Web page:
MBE pensioner abused children - court told
PUBLISHED: 07:00 22 July 2009 | UPDATED: 10:59 06 July 2010
A Norfolk pensioner awarded the MBE for his work with children subjected young boys to systematic sexual abuse over more than 20 years then told them not report him because he had "friends in high places", jurors heard yesterday.
A Norfolk pensioner who was made an MBE for his work with children subjected young boys to systematic sexual abuse over more than 20 years then told them not report him because he had “friends in high places”, jurors heard yesterday.
Norwich Crown Court was told how Henry Day, known as Harry, set up the Young Citizens Guild in 1957 with the aim of helping young people become responsible members of society. He was courted by royalty, community leaders and police chiefs who recognised his positive contribution.
But behind a veneer of respectability he “groomed” a series of boys aged as young as 12 at the guild's camp in Hemsby near Yarmouth and carried out frequent sex attacks, prosecutor Andrew Shaw said.
He added: “They were gravely sexually abused by a man who the rest of the world saw as a hero.”
One alleged victim told police that “what should have been long happy childhood summers ended up feel like I was in prison”.
Guild members openly acknowledged that the 70-year-old, of Wood View, North Walsham, had “favourites” and “blue eyed boys” who would be invited to stay in his caravan rather than shared dormitories. Some even said they had been jealous of this special treatment.
Mr Shaw said: “The guild was a splendid and worthy organisation. Members worked with the emergency services, searched for lost children, provided first aid and life saving treatment and cleared the beach of hazards.
“For many people Mr Day was and remains a valued member of the community. For the overwhelming majority of members whose lives he touched, Mr Day's munificence was something for which they will always be grateful.
“Sadly, there is a small minority of men - boys at the time - whose experiences at the time were anything but positive. They were subjected to his systematic sexual abuse as children.”
Eight guild members, now adults, reported the abuse to police in 2008. Some had joined the guild after the death of a parent and were inherently “vulnerable”.
The guild was formed in Dagenham, where most of the victims had lived, but members would spend weekends and holidays at the Norfolk camp.
Mr Shaw described how the guild had a rank structure and those who Day allegedly abused were quickly promoted to officer status. They would receive epaulettes and other decorations to wear on their uniforms. Many won trophies including the Harry Day Cup.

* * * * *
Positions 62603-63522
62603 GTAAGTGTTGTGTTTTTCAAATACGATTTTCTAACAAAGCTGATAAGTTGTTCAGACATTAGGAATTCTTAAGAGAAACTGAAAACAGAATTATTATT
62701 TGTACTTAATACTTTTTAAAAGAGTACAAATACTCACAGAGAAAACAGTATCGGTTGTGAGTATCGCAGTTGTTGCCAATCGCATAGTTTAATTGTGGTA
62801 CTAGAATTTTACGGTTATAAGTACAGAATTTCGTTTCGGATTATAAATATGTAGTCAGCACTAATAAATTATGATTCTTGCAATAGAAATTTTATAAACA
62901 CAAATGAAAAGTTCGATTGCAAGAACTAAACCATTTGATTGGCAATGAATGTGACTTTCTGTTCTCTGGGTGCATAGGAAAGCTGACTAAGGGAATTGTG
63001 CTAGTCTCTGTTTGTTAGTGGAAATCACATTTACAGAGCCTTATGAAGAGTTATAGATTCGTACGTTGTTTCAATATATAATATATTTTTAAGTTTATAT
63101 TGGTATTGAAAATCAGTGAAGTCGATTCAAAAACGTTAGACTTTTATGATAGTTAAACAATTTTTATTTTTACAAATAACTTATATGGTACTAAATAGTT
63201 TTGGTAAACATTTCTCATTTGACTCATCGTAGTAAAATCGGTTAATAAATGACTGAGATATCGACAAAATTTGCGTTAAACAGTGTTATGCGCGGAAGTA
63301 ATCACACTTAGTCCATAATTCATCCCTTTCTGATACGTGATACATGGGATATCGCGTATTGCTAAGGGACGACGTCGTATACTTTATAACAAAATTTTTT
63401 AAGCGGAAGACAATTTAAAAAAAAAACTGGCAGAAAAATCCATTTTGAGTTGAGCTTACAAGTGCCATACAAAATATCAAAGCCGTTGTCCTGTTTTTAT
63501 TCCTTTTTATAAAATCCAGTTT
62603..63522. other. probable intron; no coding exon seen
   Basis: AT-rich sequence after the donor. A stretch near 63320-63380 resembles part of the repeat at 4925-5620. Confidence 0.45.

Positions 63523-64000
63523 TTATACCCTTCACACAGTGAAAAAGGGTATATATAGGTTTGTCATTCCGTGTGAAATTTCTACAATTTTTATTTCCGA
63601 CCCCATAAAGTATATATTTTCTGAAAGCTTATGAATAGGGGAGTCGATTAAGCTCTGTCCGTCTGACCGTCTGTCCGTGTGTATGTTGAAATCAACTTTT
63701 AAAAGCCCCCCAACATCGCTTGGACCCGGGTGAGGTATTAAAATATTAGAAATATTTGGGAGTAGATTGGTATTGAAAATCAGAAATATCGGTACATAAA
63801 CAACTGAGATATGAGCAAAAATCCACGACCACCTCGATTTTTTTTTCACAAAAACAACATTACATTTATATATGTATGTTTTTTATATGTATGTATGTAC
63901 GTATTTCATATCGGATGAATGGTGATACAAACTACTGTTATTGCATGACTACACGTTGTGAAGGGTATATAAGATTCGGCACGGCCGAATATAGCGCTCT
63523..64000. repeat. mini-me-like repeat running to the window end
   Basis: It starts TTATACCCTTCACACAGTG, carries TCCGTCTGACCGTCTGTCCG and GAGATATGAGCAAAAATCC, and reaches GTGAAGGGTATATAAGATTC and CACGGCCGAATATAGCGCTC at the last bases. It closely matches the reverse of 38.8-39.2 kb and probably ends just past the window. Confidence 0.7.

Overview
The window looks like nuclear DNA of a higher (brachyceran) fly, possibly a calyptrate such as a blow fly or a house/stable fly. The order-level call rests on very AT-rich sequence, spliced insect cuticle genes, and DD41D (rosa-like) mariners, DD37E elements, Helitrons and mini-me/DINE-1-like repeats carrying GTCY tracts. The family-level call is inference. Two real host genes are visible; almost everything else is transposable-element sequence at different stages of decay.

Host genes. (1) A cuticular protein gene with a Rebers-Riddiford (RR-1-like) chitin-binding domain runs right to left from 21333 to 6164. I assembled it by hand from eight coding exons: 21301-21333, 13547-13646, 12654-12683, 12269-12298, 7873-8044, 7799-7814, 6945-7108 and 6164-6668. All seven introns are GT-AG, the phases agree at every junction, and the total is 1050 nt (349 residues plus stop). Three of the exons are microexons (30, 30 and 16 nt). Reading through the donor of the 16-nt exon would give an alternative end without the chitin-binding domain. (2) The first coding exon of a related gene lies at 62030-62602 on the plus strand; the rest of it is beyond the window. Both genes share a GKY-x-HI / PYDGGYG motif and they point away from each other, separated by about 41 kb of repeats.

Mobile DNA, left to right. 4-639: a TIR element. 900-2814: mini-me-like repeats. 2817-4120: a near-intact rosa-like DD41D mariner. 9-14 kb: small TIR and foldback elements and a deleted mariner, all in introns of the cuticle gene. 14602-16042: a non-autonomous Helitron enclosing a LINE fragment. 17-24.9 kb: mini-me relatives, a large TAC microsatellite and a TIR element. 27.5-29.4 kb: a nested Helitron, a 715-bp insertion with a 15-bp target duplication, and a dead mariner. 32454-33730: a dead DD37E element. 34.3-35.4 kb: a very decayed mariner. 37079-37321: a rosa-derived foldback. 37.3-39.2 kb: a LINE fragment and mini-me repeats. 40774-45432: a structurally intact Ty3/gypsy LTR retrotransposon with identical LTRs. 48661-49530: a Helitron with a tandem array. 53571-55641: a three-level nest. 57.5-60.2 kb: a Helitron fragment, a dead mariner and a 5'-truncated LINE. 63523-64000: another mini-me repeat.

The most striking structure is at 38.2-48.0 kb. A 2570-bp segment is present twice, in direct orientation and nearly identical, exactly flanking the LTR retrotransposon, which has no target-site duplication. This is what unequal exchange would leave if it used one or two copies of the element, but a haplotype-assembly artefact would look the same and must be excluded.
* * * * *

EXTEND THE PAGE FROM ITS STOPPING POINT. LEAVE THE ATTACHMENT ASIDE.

Those that were invited to share his caravan would be rewarded with alcohol, cigarettes and tuck-shop money. Much of the abuse is alleged to have happened in the caravan or while travelling on the front seat of a mini-bus as other children slept in the back.
Day is said to have used “real of purported medical conditions” as an excuse to initiate contact. Some claim to have woken to find him abusing them while others were lured into his bed.
There were strict rules which prevented boys and girls becoming close and Day would “come down hard” on anybody who disobeyed.
He is said to have groped some boys during “rough play” and to have forced others to perform sex acts on one another.
Some victims recalled how he told them that if they contacted police their stories would not be believed. “He had links to the Prince of Wales and had met the Queen,” Mr Shaw said.
“He was well connected with people in high authority, for example he was familiar with most senior officers of Norfolk constabulary.”
Referring to the varied reactions of witnesses involved in the case, Mr Shaw added: “Imagine how you might react if someone you had looked up to for a number of years was found to be concealing a secret of the worst possible kind.”
Day shook his head repeatedly as the case was opened. He told police that the allegations were “made up” and denied abusing anyone, said Mr Shaw.
He denies 22 offences including indecent assault, indecent assault against under-16s, incitement to indecent assault and carrying out a sexual act. There are eight alleged victims and the charges date over a period from 1973 to 1995.
He also denies perverting the course of justice after allegedly contacting a witness in the case in an attempt to persuade them to support his story.
The case continues.